BWW Reviews: Hartford Stage's SOMEWHERE Takes Us Somewhere Between Musical-Comedy and Drama
Theatre: Hartford Stage
Location: 50 Church Street, Hartford, CT
Production: By Matthew Lopez, Directed by Giovanna Sardelli; Choreography by Greg Graham; Scenic Design by Donyale Werle; Lighting Design by Philip S. Rosenberg; Costume Design by Amy Clark; Sound Design by Jason Crystal; Original Music by Bill Sherman. Through May 4; Tuesday, Wednesday and Thursday at 7:30 p.m.; Friday and Saturday at 8 p.m.; Sunday at 2 p.m; Matinees on Select Wednesdays and Saturdays at 2 p.m. Tickets $25-$88.50, call 860-527-5151 or visit www.hartfordstage.org.
Hartford Stage's 2012/2013 Aetna New Voices Fellow Matthew Lopez returns to the scene of his 2012 triumph The Whipping Man, a dark and tragic collision of the African American and Jewish American experience during the Civil War in the South, with an altogether different work. Hopping forward a century and relocating to New York City, Lopez offers a considerably brighter and mostly comic collision of dreamers and realists with Somewhere.
While not as triumphant as The Whipping Man, the playwright comes back to Hartford Stage with something crowd-pleasing and affectionate. With Somewhere's love letter to showbiz aspirants, Broadway, dance and his aunt who stars, Lopez has a hit on his hands that with further refinement could rival the success of his earlier work.
During the show's two hour-and-change running time, I spent much of the time playing "Spot the Influence." The longest shadow would seem to be cast by the seminal 1957 musical West Side Story, whose ballet provides the title for this play. One can only imagine the pride Puerto Ricans in New York City must have felt seeing Chita Rivera kicking up her heels
Lopez borrows a bit more inspiration from two other giants of the stage: Gypsy and The Glass Menagerie. Both pieces (and Somewhere) feature an MIA father, rundown living conditions, a gentleman caller who promises the hope of greater things, an enabling child, and, of course, a mother figure who is a magnetic, charming, micro-managing mother.
Playwright Lopez has created a dynamic character for his aunt, the Tony Award-winning Broadway star Priscilla Lopez. Inez Candelaria rules her roost with an iron fist in a velvet glove holding her three children - the starry-eyed Rebecca, the kinetic Francisco and the stalwart Alejandro - in a grasp that somehow allowed her husband to slip out her fingers. Ms. Lopez has a great deal of fun with the role evidencing charisma by the boatloads, without ever truly tipping over into the mania that makes Amanda Wingfield and Mama Rose completely magnetic. She is clearly an audience favorite and further development could push this role into one for the ages.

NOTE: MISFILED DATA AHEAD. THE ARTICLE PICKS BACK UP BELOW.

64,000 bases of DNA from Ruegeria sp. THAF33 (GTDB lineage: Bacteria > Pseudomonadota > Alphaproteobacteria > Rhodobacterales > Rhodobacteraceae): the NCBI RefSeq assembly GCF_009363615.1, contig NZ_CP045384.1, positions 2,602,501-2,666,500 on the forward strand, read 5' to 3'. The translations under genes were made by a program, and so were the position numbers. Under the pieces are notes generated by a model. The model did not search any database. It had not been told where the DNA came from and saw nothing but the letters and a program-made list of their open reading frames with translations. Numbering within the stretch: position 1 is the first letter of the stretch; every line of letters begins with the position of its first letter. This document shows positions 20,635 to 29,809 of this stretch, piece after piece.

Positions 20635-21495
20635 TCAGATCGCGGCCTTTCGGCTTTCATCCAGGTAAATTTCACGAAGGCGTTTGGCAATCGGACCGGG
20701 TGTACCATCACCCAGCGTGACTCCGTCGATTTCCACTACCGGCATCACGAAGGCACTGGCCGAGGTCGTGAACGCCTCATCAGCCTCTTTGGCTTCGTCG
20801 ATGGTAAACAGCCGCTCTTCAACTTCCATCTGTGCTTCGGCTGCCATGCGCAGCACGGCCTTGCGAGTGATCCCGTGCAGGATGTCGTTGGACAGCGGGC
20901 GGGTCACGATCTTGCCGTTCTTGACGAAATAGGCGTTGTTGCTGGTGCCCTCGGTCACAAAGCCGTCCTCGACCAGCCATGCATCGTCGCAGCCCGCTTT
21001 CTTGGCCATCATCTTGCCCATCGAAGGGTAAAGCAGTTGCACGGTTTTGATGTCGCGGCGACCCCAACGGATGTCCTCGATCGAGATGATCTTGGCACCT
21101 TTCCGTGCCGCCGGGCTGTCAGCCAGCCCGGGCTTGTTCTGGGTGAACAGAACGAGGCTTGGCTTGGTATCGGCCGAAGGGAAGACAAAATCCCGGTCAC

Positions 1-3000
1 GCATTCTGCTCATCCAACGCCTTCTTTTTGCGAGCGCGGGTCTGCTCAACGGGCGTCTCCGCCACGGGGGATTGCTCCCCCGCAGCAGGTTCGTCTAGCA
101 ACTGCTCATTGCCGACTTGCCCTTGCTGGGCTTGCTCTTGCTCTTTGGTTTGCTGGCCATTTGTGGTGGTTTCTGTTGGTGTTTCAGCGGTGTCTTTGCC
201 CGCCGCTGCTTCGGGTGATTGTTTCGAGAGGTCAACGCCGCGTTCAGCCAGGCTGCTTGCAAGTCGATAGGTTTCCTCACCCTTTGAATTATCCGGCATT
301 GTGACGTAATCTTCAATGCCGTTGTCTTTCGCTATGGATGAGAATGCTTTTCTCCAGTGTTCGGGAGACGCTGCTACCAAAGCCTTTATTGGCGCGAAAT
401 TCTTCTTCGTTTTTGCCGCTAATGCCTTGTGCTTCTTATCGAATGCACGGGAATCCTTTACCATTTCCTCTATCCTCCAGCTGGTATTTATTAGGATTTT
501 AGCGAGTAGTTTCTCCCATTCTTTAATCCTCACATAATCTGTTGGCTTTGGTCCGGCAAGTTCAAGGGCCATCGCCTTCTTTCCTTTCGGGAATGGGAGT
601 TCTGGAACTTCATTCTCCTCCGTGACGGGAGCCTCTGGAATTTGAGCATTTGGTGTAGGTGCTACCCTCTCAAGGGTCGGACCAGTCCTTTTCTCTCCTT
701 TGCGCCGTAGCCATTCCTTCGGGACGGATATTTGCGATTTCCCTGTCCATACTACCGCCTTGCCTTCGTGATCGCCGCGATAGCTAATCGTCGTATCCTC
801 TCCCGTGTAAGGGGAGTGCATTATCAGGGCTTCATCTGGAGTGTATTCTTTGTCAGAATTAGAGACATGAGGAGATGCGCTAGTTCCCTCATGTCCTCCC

The Tom Wingfield/Rose Louise of the family is Alejandro, portrayed with restraint and appropriate frustration by Michael Rosen. Shouldering the burden of his absent father, the crushing role of patriarch has made a realist in a household of dreamers. Rosen manages a nice balance of humor and pathos in the part. As his de-facto adopted brother Jamie, Cary Tedder subs in for the gentleman caller/Tulsa, but feels a bit less of a character and more of a device for an Act II face-off that more appropriately belongs between Inez and her son.
The Candeleria Family is rounded out by the winning and earnest Jessica Naimy in the role of Rebecca and the over-caffeinated Zachary Infante as Francisco. Naimy, who along with Tedder, executes the majority of the dancing in the show, is a stage charmer. You can see in Naimy's star-struck demeanor the dangers of falling hook, line and sinker for her mother's show biz obsessions. Conversely, Infante's always being "on," takes his character beyond realism into caricature. Although loaded with comic bits, he shakes, flops and jitters his way through the part.
The first act and second act don't feel wholly different from one another with the thrilling Act I conclusion having little dramatic pay-off in Act II. It seems as though the family's travails regarding money, a missing father, etc. have only changed addresses. The theme of dreamers being allowed their delusions when reality comes crashing through the walls (literally) gets hammered home a little too frequently.
The set by Donyale Werle is a stunner that manages to blend West Side Story's setting with the Wingfield's walk-up. The lighting by Philip S. Rosenberg alternates smartly between realism and the showbiz dreamscape of the family. Jason Crystal's sound design similarly fluctuates between the Candelaria's tinny turntable and the surround sound of their Broadway aspirations. The costumes by Amy Clark are period appropriate and, in the case of a few key pieces, stunning reminders of a bygone era.
All in all, Mr. Lopez has fashioned a relatively sturdy piece, directed with panache by Giovanna Sardelli, that had the audience leaping on its feet at the conclusion of the evening. Although the play has had previous productions and workshops, it seems that with a little fine tuning, Somewhere's dreamers will indeed find a home on stages across America.